Time Out says
It makes for a great Broadway story: a street-savvy teen growing up in New York’s tough Lower East Side finds his culinary calling. He wins apprenticeships at some of the world’s most prestigious kitchens and through continued determination and hard work eventually heads up a successful string of restaurants. But because no good tale goes without a bit of drama, the next act sees him selling the shares of his main outlets and closing down his last remaining self-owned restaurant, leaving audiences to wonder, “Shit, what’s going to happen next?”
No, it’s not the back story to that 1980s Spandau Ballet hit, but the life of chef-cum-restaurateur Harlan Goldstein. The “chef to the rich and famous”, as he’s known in restaurant circles, left diners wondering when he unceremoniously cut ties with several of his most popular restaurants (including the eponymous Harlan’s which just relocated from IFC to The One) three years ago, keeping only his LKF outlet Tuscany by H (which he subsequently closed in mid-October). In his version of a climactic return, he’s stepped back onto the restaurant stage with a triumphant grin on his face and unveiled his latest and much-hyped project Gold by Harlan Goldstein.
True to expectation, the new restaurant smacks of Goldstein’s larger-than-life leanings. An extensive makeover, courtesy of Hong Kong designer Kinney Chan (Hyde, Solas), has stripped the space of any remaining traces of its former Nordic tenants, FINDS. Replacing what was once a subtle, snow-white countertop is a brilliantly gilded island bar. The main dining room is swathed in rich hues of black and gold, leading to a beautiful alfresco terrace dolled up with a trickling waterfall. Yes, if you haven’t figured it out already, everything here is an attempt to be not just better than before, but also a lot more lustrous.
Gold’s menu extends beyond the fine-dining Italian fare Goldstein was plating up at Tuscany by H. More ethnic NYC touches are evident, most notably in dishes such as lamb kofta served with flatbread, hummus and mint, and crispy falafels with pesto dressing. But catering to a clientele heavy with regulars (i.e. bankers) dating back to Harlan’s IFC days, the restaurant also revives old favourites, including Goldstein’s hand-crafted pastas and char-grilled steaks. And if you thought Tuscany by H’s wine menu was a what’s what of pricy bottles, Gold’s menu lists rare vintages that clock in at upwards of a mill.
After browsing through the diverse menu several times, we opted to start with an appetiser of seared foie gras with sweet black fig jus ($198). The slab was elegantly plated with a small scoop of tart green apple sorbet on a bed of julienned apples. The acidity cut through the richness of the foie gras, making for a promising first few bites. But of the three main components – foie, fig, and apple fruit – none of the flavours seemed to carry enough weight on their own to sustain and keep the dish exciting to its end. The Hokkaido sea scallop carpaccio ($178) fared better. A slow-cooked egg rested at the top; cut open, the runny yolk flooded over the plump scallops, creating a delectably rich and creamy mess.
In full gluttonous mode, we decided to tackle Goldstein’s signature Big G wagyu Fiorentina steak ($1,180). The designed-to-share 35oz monster arrived at the table in a large square dish, decorated with small sides of roasted cherry tomatoes, arugula and wedges of tad-too-dry rosemary spuds. The steak was carefully seasoned with Peruvian rock salt and pepper, and grilled to a perfect still-bloody medium-rare pink. The flawless preparation was impressive for a steak of this size. We ooh-ed and aah-ed over its tenderness and intense, meaty flavor, and split between two of us, it was a whopping 17.5oz of meat that we happily devoured like nobody’s business.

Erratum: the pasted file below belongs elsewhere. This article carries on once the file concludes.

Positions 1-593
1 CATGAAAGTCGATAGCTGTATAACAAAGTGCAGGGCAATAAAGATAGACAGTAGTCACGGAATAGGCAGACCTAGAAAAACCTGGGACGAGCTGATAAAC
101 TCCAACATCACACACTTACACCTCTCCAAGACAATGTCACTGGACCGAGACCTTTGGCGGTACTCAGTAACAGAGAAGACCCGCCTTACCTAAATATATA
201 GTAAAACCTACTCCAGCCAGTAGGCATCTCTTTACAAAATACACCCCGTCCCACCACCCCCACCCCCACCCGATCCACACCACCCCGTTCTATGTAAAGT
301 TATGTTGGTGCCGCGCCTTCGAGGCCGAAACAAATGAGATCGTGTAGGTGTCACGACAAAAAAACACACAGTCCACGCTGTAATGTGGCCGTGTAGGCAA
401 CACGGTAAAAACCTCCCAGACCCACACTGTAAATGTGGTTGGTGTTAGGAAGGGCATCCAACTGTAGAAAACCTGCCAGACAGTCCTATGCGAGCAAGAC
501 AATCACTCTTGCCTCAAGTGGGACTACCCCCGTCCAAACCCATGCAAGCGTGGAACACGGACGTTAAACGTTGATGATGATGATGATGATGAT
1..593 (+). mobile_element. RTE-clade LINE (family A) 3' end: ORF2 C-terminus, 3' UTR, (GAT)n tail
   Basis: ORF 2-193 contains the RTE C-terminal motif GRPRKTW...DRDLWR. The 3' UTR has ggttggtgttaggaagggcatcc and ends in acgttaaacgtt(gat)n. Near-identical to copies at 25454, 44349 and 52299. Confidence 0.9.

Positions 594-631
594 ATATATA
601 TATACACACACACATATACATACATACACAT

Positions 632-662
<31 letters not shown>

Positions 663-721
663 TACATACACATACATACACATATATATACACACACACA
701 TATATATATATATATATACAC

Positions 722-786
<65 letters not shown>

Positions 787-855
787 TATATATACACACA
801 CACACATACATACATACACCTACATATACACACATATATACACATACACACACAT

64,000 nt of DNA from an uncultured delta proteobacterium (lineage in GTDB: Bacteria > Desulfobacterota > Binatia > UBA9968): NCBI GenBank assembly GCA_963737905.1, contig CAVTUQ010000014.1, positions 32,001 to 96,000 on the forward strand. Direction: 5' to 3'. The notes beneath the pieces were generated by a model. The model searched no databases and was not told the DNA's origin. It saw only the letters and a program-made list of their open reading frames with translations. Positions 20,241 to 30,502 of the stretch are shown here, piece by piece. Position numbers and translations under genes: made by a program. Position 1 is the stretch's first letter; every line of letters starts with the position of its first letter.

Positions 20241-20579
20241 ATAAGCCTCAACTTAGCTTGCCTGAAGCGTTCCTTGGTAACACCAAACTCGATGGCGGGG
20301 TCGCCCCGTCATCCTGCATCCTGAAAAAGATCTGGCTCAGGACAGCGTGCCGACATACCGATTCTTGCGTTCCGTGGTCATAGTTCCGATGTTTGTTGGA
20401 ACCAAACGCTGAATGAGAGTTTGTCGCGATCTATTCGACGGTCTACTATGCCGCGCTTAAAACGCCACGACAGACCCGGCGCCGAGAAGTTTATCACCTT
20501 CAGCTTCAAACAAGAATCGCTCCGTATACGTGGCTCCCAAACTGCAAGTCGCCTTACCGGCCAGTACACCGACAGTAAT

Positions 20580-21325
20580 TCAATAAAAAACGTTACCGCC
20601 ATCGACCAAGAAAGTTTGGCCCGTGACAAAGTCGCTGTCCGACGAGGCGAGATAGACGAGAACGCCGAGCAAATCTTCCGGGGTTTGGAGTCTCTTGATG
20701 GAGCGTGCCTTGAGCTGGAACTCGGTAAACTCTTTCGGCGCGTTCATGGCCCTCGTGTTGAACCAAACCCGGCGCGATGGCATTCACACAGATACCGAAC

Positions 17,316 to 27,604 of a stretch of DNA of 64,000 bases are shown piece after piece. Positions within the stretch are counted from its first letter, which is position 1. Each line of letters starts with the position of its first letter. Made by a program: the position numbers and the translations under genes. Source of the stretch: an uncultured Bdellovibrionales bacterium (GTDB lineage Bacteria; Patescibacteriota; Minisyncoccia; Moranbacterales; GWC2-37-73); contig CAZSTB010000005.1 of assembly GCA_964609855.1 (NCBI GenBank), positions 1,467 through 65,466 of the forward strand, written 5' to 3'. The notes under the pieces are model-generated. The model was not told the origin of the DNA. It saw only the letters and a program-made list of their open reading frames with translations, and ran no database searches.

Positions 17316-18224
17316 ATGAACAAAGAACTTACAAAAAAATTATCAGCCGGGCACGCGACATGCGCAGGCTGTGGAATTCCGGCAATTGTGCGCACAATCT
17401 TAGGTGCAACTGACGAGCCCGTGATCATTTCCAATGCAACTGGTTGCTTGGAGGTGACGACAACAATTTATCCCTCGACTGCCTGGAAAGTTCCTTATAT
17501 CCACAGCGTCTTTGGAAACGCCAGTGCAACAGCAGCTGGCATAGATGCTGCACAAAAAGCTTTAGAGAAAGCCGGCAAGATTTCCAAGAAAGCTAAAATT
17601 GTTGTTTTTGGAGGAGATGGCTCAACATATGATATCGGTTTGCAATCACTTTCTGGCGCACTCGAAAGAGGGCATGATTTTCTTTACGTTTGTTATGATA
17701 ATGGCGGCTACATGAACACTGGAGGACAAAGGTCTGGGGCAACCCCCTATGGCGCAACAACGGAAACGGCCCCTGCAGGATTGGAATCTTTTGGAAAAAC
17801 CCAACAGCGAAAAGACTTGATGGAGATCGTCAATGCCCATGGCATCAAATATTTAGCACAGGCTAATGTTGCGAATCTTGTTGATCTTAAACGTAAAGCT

We’d also like to take a minute to shine the spotlight on Gold’s pastry chef Lee Ka-mei. With the exception of the “exotic fruits on ice” ($78) – which despite its exciting name, turned out to be a glass of berry sorbet – the desserts we sampled stole the show and left us wanting even more. The Berry-Berry Fantastic cheesecake ($98) arrived in a bowl lined with chocolate crust, topped with an invigorating berry gelato and mango-infused foam. The only thing we loved more was the chocolate macaron ($88). More than just the regular meringue-ganache sandwich, this was a delicious multilayer concoction that alternated between chewy, crispy macaron shells and subtly sweet berries and mascarpone cream. Served on a long dish with a side of coconut gelato flecked with dried coconut bits – this is the stuff that dreams are made of.
While the food didn’t disappoint, Gold still has some kinks to sort out, especially in terms of their front of house operations. Upon sitting down, we were asked if we’d like to start with some prosecco or champagne. Never averse to the idea of starting with bubbly, we answered with a “sure” and were quickly presented with several glasses. It was only when the bill came that we realised they had served us one of the more expensive Veuve Clicquot Ponsardin champagnes ($258/glass). We don’t mind splurging on good bubbly, but if it’s going to be more expensive than a foie gras appetiser or even a main course, a heads-up would be nice. We’ve been reassured that Gold’s taking ample measures to iron out its service kinks. Only time will tell if they manage to succeed.
Even with that minor hiccup in the meal though, we’d still like to congratulate Harlan on his big comeback. We’re definitely glad to see such a personality return to the dining scene. Just like Tony Hadley once sang, “Gold, glad that you’re bound to return...
you’re indestructible…” Cue piano solo.
2/F, LKF Tower, 33 Wyndham St, Central, 2869 9986; www.gold-dining.com. Mon-Thu noon-2.30pm & 6.30pm-10.30pm, Fri-Sat noon-2.30pm & 6.30pm-late. Meal for two: around $1,700.